1970s ... War against anti-war
When the New York Times published the first installment of the Pentagon Papers on 13 June 1971, Americans became aware of the true nature of the war. Stories of drug trafficking, political assassinations, and indiscriminate bombings led many to believe that military and intelligence services had lost all accountability.
The main campus-based anti-war organization... which stood for urging students to ally with the American working class to oppose capitalist and imperialist exploitation both at home and abroad -- exploitation which they saw as the root cause of the war in Vietnam. ... The U.S., on the other hand, came out of the war quite strong militarily and economically, and U.S. corporate interests were eagerly investing in those colonies and neocolonies and setting up puppet governments to serve the U.S. interests.
COINTELPRO was a series of covert, and at times illegal, projects conducted by the United States Federal Bureau of Investigation (FBI) aimed at surveying, infiltrating, discrediting, and disrupting domestic political organizations. National Security Agency operation Project MINARET targeted the personal communications of leading civil rights leaders, Americans who criticized the Vietnam War, including Senators, journalists, and athletes.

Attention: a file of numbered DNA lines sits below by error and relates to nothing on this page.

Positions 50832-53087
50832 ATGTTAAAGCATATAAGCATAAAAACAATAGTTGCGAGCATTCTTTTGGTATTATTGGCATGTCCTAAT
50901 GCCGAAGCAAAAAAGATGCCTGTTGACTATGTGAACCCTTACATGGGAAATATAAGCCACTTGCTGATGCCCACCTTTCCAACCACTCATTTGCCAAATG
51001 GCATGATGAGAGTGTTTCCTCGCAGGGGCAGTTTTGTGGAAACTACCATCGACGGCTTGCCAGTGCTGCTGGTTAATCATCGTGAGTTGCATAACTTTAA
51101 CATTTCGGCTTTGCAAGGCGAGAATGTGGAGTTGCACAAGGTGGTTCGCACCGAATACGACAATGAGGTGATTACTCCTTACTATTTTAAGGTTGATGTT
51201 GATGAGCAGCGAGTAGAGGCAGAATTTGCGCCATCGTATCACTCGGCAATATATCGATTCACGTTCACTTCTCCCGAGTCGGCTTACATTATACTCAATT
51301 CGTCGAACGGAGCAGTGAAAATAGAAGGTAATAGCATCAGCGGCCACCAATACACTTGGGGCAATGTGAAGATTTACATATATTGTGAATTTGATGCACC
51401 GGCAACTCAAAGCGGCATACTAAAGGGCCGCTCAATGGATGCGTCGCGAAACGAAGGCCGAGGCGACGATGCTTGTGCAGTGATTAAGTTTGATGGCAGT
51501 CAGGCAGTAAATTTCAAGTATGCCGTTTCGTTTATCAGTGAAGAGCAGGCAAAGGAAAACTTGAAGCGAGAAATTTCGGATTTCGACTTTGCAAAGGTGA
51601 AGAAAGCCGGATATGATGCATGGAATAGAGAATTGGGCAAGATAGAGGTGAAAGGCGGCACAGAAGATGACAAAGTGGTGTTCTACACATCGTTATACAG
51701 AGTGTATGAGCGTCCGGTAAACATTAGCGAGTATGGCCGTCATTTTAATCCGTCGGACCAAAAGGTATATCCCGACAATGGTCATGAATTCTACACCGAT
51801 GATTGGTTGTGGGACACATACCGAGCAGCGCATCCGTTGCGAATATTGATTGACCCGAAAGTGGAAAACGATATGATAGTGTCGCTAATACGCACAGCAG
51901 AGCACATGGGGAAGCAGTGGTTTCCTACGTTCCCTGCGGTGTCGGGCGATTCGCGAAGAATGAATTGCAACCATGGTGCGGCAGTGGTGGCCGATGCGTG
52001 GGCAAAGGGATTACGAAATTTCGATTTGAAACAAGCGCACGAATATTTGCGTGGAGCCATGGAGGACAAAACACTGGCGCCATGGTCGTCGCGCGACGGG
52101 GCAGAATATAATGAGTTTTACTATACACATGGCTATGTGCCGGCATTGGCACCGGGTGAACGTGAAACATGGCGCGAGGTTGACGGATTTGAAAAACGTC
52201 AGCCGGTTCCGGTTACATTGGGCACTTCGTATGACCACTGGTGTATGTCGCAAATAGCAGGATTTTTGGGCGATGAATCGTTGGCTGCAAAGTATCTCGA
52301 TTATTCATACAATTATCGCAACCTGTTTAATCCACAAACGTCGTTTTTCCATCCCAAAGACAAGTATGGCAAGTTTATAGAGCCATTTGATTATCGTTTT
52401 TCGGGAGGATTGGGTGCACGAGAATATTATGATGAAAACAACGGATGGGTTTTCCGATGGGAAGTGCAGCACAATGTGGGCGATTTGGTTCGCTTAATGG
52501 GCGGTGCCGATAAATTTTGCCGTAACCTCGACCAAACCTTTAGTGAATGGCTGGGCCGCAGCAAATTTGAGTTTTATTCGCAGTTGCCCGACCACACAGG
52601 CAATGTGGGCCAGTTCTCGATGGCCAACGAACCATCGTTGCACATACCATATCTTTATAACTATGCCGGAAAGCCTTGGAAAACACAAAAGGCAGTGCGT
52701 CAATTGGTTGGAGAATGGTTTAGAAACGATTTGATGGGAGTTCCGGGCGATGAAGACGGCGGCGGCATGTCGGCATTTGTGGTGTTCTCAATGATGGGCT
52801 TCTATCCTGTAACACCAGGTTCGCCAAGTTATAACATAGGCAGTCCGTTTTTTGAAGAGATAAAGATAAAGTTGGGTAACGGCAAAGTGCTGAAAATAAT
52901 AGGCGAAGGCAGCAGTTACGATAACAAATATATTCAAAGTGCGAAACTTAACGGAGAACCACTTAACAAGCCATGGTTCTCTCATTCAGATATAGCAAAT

Hoover viewed the New Left as a threat to the American way of life, so in an enormous effort of questionable legality, the FBI implemented some 285 counter-intelligence (COINTELPRO) actions against the New Left. The purpose of COINTELPRO was to infiltrate, disrupt, and otherwise neutralize the entire movement. In truth, the FBI intended to wage war on the antiwar movement.
Jeffrey Miller shot dead by the Ohio National Guard
The Kent State massacre was the shootings of unarmed college students protesting the Vietnam War at Kent State University in Kent, Ohio, by members of the Ohio National Guard on May 4, 1970. Twenty-nine guardsmen fired approximately 67 rounds over a period of 13 seconds, killing four students and wounding nine others, one of whom suffered permanent paralysis.
Robert S. McNamara, the forceful and cerebral defense secretary who helped lead the nation into the maelstrom of Vietnam... was the most influential defense secretary of the 20th century. Serving Presidents John F. Kennedy and Lyndon B. Johnson from 1961 to 1968, he oversaw hundreds of military missions, thousands of nuclear weapons and billions of dollars in military spending and foreign arms sales.
We were wrong, terribly wrong. We owe it to future generations to explain why.
War is so complex it's beyond the ability of the human mind to comprehend all the variables. Our judgment, our understanding, are not adequate. And we kill people unnecessarily.